As you can tell from my profile photo, I am a pagan woman who chooses to wear some type of head covering at least some of the time.  I've gone into detail on my own blog about my reasons for doing so, but just to recap a bit: I initially flirted with veiling a couple of years back, mostly as an extension of the semi-modest form of dress I had adopted.  My partner had already started veiling daily by then as a devotional act for her God (long before the practice became trendy), and I wanted to see whether I too could enjoy some of the practical benefits she reported, mainly protection for the crown chakra and an additional buffer against the thoughts and emotions of others--something invaluable for psychically sensitive people such as we both are.

I also liked the fact that wearing a veil sends a visual signal to others that you are somehow different, set apart from mainstream society.  This is in part a cultural signal; nuns wear veils, after all, and as the bride of a God I consider myself to be the pagan equivalent of a nun, more or less.  (The "less" part of that statement being because pagans unfortunately have no established system or architecture in place to support this path.) True, most people walking down the street would never mistake a woman wearing a colorful veil, or a hat, or a kerchief, for a nun, but for me it acted as a tangible reminder of my path.

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  • Soli
    Soli says #
    As one of those "pre-trend" head covering women, led me add nicely said! There is definitely a call toward this, and I can point t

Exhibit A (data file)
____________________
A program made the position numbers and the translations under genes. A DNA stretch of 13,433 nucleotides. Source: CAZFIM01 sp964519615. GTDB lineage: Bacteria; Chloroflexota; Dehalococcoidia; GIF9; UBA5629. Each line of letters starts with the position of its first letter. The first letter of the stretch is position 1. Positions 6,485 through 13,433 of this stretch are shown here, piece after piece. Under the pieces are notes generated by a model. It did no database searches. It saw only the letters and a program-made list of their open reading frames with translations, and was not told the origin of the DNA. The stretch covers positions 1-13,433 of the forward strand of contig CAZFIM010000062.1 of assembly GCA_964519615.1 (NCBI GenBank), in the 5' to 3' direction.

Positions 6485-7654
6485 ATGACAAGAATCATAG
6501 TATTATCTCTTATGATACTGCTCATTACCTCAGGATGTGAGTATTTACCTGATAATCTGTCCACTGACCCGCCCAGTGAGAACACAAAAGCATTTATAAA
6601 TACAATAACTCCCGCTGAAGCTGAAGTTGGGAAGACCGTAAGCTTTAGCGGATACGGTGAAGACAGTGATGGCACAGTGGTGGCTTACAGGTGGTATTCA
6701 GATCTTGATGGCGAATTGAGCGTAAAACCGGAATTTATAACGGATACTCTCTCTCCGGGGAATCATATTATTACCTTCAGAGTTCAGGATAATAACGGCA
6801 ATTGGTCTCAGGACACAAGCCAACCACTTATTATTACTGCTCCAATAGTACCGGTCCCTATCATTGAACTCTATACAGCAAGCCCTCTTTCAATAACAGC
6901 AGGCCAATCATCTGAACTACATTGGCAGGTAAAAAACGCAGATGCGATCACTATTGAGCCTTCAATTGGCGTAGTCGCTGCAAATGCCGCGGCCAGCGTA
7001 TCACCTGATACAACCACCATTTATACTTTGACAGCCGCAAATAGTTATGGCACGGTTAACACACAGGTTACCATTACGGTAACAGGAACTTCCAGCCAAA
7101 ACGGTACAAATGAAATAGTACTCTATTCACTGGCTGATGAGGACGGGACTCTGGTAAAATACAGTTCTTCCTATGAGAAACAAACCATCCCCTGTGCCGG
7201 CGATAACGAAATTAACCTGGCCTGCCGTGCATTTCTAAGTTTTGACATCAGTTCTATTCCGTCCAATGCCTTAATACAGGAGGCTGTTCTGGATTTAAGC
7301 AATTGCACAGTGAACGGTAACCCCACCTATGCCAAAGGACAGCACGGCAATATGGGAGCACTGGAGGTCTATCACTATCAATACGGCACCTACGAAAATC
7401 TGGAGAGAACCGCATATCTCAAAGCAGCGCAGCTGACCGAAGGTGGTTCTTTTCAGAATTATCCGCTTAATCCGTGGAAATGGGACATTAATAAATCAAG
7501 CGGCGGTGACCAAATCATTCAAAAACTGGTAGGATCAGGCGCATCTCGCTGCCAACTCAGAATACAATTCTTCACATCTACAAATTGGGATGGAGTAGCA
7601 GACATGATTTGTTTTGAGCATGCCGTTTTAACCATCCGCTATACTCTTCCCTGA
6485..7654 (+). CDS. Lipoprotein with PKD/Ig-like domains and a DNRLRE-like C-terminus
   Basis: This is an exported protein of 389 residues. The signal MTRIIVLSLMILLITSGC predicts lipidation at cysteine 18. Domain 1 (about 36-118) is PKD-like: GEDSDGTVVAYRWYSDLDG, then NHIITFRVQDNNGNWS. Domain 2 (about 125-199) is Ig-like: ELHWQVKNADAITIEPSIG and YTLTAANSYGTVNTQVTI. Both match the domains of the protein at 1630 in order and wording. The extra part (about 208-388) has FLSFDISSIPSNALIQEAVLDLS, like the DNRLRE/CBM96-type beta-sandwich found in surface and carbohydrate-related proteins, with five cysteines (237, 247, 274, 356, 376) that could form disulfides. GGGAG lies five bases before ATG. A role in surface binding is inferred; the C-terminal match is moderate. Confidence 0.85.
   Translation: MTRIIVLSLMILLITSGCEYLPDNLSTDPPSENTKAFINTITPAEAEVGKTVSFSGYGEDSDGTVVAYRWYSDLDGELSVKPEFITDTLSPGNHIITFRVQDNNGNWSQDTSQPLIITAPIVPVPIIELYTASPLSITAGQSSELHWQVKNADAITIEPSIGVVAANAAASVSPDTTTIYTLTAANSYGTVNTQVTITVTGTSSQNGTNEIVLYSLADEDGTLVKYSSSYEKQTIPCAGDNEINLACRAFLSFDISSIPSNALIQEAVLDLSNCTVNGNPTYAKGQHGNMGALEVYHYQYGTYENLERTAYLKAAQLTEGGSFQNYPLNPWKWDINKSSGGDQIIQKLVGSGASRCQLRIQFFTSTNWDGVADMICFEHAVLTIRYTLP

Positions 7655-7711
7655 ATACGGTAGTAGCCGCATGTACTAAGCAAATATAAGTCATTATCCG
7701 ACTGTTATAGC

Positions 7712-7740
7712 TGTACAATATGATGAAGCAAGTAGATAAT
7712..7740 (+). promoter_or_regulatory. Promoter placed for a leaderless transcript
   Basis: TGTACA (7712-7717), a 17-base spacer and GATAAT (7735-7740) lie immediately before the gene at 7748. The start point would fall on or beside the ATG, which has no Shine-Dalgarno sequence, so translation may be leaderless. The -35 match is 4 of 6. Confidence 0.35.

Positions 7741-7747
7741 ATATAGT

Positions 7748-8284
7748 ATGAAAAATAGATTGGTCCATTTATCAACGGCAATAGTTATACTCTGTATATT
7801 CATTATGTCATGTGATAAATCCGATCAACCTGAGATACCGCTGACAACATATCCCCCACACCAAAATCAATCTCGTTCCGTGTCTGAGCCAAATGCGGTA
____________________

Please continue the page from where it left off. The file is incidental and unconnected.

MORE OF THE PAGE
• Kathleen Farmer
    Kathleen Farmer says #
    I see both Beth and Sandra's viewpoints as having validity. A lot of women (including my mother) felt that there was a time period
  • Sandra
    Sandra says #
    "Traditional feminine skills" were not devalued by the feminist movement. Skills like weaving and spinning have been downgraded fo

Posted by on in Paths Blogs

I've returned today from performing a Handfasting with my partner - not unusual at this time of year. But this was our first on a beach.

Yes, this is Britain. Yes, we've just had semi-monsoon conditions for the last few months. Summer was rumoured to have been cancelled. So much could have gone wrong.

It was beautiful. Golden sands, blue sky, bright sun, lush green grasses and flowers on the path leading from the couple's home to the beach itself... everyone commented that you couldn't have wished for a better day.

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Posted by on in Culture Blogs

Nota bene—I had planned to post this second part earlier in the week but have been drawn—lured!—down the tricky rabbit trails in our community. Some of you will understand this guilty pleasure: following link after link in a circuitous, riotous and ultimately informative research effort.